Friday, April 27, 2012
Monday, April 16, 2012
Yesterday I was at a gathering where I knew only two people. Or so I thought. ;-) As my friend the hostess introduced me to one woman who was sitting next to me, the woman said we had met. Fortunately, she said where we had met, which helped me a little, and I began to realize she was familiar, but I still didn't really remember her until she talked for awhile. But after that introduction, I told her immediately, "I'm not good at remembering faces. I can't picture a face in my mind...not even my husband's, so it makes it hard to remember people." She seemed to accept and understand that. (Whew. ;) ). Of course, her sitting next to me made it easier to explain it to her.
There was another woman I was introduced to, across the room, who said we knew each other. (Shoot, two of 'em. :) ). She said we have met...and we are on Facebook together. She said her first and last name again, and then I remembered her name but not what she looked like at all, no recognition there whatsoever. I didn't try to explain; I just smiled. Well, when I went home I looked her up on Facebook and she doesn't have her picture as her profile. I do find the repetition of pictures helps me a LOT.
So yes, maybe there is something that helps me a little: Pictures. If I see enough pictures of someone, or pictures often enough, then I have a better chance of recognizing the person again in person. The funny thing about that is that I rarely goes around taking pictures of people. Ever since understanding about face-blindness, I've wondered if there is a relationship there. Maybe I feel, subconsciously, like what's the point? That's not how I know the person. I know them by personality, interests, how or where I knew or spoke with them, their voice, mannerisms, etc. But it's interesting how much pictures can help.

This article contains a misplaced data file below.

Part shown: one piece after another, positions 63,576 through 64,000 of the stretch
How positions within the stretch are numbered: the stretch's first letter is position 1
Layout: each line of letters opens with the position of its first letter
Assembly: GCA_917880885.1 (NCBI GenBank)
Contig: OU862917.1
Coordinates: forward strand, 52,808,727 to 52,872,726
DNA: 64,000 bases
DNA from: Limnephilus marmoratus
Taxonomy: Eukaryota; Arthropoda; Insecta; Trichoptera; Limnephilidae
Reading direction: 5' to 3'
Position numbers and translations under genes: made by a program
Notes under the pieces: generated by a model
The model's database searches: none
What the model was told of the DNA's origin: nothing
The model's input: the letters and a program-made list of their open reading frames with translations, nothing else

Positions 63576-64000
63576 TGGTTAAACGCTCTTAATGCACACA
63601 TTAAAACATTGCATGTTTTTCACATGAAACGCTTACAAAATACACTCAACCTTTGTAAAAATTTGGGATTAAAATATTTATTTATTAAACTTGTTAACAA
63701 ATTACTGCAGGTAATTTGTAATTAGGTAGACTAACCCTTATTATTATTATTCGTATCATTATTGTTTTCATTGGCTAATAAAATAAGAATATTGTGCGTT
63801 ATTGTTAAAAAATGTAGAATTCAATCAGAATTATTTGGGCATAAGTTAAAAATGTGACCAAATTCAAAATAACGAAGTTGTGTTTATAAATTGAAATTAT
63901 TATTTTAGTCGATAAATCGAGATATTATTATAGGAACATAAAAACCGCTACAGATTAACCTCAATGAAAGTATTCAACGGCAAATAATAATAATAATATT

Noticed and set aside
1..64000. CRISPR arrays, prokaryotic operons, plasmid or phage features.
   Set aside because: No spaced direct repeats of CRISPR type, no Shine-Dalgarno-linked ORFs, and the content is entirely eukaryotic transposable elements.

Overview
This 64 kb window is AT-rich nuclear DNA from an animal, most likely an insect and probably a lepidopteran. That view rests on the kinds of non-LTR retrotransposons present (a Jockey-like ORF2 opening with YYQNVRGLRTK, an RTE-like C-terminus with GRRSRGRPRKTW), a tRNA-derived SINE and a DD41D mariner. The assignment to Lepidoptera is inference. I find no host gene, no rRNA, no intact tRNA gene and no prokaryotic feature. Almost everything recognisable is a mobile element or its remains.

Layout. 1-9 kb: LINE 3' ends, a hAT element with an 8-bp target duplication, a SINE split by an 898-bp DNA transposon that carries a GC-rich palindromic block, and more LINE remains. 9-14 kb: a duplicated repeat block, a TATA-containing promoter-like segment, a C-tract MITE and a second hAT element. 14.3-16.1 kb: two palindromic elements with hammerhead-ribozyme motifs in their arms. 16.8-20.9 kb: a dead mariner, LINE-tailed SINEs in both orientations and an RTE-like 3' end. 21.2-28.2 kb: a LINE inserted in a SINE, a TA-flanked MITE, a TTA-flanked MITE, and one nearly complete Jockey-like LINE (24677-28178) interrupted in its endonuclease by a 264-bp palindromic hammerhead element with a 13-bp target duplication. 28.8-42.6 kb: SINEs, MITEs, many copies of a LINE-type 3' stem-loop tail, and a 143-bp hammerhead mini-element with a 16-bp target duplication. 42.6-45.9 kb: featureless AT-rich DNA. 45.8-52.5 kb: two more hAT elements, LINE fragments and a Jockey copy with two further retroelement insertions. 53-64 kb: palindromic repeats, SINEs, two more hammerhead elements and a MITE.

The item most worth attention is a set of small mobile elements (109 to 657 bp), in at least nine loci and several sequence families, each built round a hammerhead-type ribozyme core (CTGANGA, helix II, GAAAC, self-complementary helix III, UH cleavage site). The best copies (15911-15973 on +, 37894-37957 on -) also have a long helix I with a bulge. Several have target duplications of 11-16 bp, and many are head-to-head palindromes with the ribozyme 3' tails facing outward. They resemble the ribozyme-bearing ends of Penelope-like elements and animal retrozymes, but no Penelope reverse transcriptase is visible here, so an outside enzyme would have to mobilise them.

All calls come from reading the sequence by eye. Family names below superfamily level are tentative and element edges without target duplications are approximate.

Monday, April 09, 2012
A Picture Perfect Childhood is a beautiful, wholesome book which is so much more than a book full of lists, as Cay Gibson shares with us, in her unique style, the value of sharing picture books with our children of all ages. Lots of great reviews have already explained why this is such a wonderful book of books. So I would like to just share two areas which are dear to my own heart, reading challenges and cultural diversity.
Among her many and varied lists, Cay Gibson includes a section for Teenage Readers, explaining why picture books work for them, along with a list of a dozen books, specially chosen for them. She also has a section for Struggling Readers, with seven books about learning to read.
What I find most exciting about the book are the many lists involving cultures within our own country, as well as in other countries. The Black History section features 52 books, along with 23 books listed under Underground Railroad. The Immigration section lists 45 books and Indian Lore 43. There are 33 books listed under China. There are lists for various countries, as well as for each of our states.